Have you got your diary handy to mark in some of the celestial events of 2018?
With so much visual stimulation available to us in the modern world, it is sometimes easy to forget that some of the most stunning and beautiful events that can take place in your lifetime actually happen thousands and millions of miles away, up in the heavens! Celestial events take place across all months of the year, with different things being visible from different locations all over the world. There is something about the sheer, awe inspiring natural beauty of things that happen in our skies that makes us human beings feel very small, so if you want to experience some of that beauty, then here are some of the celestial events of 2018 that shouldn’t be missed
During the entire month of February, so right now, there will be no full moon at all. One of the most rare of 2018 celestial events, this is a phenomenon that only happens about once every 20 years, with the months of January and March instead having two full moons each.
On March 20th, the sun will cross the celestial equator from the south to the north, which means that the entire planet will witness an equal amount of day and night.
On 22nd and 23rd April, this meteor shower, originating from the Lyra constellation, will be visible from earth. It is made out of dust particles from a comet called Thatcher and will produce bright trails in the night sky.
On May 9th, Jupiter, the biggest planet in our solar system, will shine the brightest it will all year because of its projected position being illuminated by the sun.
June 21st will mark the occasion of summer solstice across the Northern Hemisphere and winter solstice in the Southern Hemisphere. It is the day of the year that, depending on your location, has the most sunlight or the least sunlight.
June 18th will mark the beginning of strawberry picking season in American with a suitably titled strawberry coloured moon. In Europe, you might now it better as the Full Rose Moon or the Honey Moon.
Happening between July 12th and August 23rd, meteors caused by the debris from Ktacht and Marsden comets shower the skies. The peak viewing time is July 28th when there can be up to 20 meteors per hour.
On July 13 (southern Australian and Antarctica) and August 11th (northeast Canada, Greenland, extreme northern Europe, northern Russia and northern and eastern Asia) you can enjoy a partial solar eclipse, this occurs when the moon shadows only one part of the Sun, making a stunning visible crescent of dark and light in the daytime.
On July 17th Mars will be at its closest position to earth in the entire year, making it visible throughout the night thanks to the sun illuminating it completely.
Sorry the Americas, this one is not in your 2018 celestial events! A total lunar eclipse happens on July 27th but will only be visible in Europe, Africa, western and central Asia, the Indian Ocean, and Western Australia.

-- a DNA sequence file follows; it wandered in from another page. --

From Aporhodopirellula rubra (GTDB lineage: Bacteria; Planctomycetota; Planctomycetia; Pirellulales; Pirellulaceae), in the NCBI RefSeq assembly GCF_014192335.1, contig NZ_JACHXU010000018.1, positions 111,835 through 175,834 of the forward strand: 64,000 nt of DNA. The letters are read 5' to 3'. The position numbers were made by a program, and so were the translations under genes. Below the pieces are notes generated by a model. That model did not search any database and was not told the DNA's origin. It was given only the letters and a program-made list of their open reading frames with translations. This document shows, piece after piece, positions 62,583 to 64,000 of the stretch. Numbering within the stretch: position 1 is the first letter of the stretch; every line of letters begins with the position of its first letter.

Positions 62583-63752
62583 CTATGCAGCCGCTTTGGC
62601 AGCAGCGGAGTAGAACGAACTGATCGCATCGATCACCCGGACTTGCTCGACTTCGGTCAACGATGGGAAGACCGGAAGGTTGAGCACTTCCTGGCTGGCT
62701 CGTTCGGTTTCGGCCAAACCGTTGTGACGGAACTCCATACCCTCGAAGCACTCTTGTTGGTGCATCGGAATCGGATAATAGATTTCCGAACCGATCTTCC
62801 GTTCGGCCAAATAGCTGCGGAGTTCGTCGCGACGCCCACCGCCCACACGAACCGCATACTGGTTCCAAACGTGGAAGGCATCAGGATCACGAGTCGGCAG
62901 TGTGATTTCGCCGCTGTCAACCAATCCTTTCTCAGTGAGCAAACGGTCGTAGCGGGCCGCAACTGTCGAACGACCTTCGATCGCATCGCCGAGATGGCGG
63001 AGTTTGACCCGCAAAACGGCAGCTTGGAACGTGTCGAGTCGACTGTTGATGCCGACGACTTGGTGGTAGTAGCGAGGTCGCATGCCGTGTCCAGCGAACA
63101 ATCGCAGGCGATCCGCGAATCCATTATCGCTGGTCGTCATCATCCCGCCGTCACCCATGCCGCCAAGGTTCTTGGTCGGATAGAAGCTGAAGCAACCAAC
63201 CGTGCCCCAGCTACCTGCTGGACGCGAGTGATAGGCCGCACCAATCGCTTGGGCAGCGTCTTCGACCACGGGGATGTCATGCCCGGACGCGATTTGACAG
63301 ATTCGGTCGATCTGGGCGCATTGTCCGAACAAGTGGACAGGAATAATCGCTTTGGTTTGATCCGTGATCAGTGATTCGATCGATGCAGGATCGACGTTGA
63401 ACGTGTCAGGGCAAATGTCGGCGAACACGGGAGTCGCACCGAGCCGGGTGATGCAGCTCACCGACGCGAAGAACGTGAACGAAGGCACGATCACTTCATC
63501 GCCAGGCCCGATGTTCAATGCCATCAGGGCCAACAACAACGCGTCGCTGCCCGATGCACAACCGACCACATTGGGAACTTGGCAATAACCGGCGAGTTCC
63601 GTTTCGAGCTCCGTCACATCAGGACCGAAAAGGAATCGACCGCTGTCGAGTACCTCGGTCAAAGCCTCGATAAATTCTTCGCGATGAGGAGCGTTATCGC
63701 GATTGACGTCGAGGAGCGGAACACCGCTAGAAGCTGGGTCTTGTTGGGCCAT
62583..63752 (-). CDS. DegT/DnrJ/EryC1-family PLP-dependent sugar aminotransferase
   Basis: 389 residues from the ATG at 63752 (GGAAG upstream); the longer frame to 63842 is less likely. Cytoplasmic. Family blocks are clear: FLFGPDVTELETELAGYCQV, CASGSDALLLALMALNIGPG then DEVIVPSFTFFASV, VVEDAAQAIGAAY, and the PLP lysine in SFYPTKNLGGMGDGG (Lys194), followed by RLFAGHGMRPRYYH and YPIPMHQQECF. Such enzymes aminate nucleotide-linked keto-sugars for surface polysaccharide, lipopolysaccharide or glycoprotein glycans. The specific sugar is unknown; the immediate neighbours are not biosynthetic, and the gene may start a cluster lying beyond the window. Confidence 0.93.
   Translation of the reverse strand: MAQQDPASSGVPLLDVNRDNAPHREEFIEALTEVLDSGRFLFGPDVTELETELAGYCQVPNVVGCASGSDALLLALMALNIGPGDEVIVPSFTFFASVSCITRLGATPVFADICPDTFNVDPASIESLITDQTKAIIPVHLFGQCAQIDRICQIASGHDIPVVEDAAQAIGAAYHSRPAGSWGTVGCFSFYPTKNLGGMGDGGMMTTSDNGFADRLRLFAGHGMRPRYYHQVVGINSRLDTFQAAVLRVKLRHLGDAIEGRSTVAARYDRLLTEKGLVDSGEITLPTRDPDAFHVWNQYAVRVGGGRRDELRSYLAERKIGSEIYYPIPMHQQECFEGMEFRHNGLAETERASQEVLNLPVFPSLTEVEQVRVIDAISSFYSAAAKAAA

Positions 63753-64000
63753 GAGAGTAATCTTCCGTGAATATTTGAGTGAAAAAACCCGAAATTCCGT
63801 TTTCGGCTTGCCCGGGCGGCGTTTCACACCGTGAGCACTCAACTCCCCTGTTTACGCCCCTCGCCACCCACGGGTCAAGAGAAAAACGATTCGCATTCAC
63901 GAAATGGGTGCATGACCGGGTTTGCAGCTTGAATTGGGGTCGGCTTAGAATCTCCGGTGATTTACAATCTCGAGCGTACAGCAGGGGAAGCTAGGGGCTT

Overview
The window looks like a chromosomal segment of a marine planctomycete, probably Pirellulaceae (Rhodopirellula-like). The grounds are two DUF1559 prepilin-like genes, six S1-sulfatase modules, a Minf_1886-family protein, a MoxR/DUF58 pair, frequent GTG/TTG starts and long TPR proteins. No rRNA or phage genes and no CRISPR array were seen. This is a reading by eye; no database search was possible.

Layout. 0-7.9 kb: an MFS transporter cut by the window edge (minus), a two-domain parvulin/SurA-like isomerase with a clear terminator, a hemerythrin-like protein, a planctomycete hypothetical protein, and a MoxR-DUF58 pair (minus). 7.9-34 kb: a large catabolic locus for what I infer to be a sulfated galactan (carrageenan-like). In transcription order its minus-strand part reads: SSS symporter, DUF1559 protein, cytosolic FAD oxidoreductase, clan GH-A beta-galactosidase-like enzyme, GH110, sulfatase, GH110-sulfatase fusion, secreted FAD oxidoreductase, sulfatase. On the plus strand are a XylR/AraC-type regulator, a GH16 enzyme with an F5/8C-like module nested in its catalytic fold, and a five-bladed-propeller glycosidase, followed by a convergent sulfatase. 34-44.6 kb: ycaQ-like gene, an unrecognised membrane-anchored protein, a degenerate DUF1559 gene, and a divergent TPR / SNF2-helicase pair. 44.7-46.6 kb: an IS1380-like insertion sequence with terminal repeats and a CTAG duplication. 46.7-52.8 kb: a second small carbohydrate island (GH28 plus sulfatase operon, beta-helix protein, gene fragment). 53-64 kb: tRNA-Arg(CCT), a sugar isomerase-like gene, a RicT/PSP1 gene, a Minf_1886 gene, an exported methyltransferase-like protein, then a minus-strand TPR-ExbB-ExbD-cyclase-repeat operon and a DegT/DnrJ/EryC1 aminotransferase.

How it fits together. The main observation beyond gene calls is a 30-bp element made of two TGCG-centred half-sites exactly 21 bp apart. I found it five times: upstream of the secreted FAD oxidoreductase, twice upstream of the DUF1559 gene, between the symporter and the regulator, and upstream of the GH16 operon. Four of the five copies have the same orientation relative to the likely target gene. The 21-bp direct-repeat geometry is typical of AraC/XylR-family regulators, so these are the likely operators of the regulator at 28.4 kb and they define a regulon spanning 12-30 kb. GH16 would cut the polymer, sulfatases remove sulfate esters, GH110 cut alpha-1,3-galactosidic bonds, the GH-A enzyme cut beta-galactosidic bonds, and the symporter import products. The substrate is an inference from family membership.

Between August 12th and 13th, we will be treated to a stunning range of up to 60 meteor showers coming from the debris of the Swift-Tuttle comet. It’s one of the most popular showers in the world and is always marked by a dark sky and an early setting crescent moon.
Neptune is the eight planet in our solar system, and September 7th marks the date that it will be the closest to earth. It will shine brightly and will be visible all through the night.
The first day of the autumnal equinox in the Northern Hemisphere and the vernal equinox in the Southern, the phenomenon will occur at 01:54 UTC on September 23rd. The Sun will shine directly on the equator, thus creating equal amount of day and night.
September 24th will bring the harvest moon, a full mon that marks the time to start harvesting crops for the winter.
On October 23rd, Uranus will be completely illuminated by the Sun and will be visible as a blue-green dot. Sadly, sky gazers will need powerful telescopes to observe the planet.
This is a meteor shower in early November that consists of two separate streams that produce around 5 to 10 meteors per hour. You will definitely get a lot of bang for your buck with this one! It is made from the dust from Asteroid 2004 TG10 and Comet 2P Encke.
This meteor shower formed from the dust of comet Temple-Tuttle is significant because as it peaks after 33 years during which hundreds of comets can be seen in an hour.
If you only get to see one meteor shower in 2018, make it this one. It is the king of showers with debris from the asteroid 3200 Phaethon producing up to 120 meteors of various colours per hour at its peak on December 13th.
December 21st marks the first day of summer for the southern hemisphere and the first day of winter for the Northern Hemisphere. The sun reaches its southernmost position in the sky.
You’ll need to check local websites for the best dates to view the 2018 celestial events where you live.
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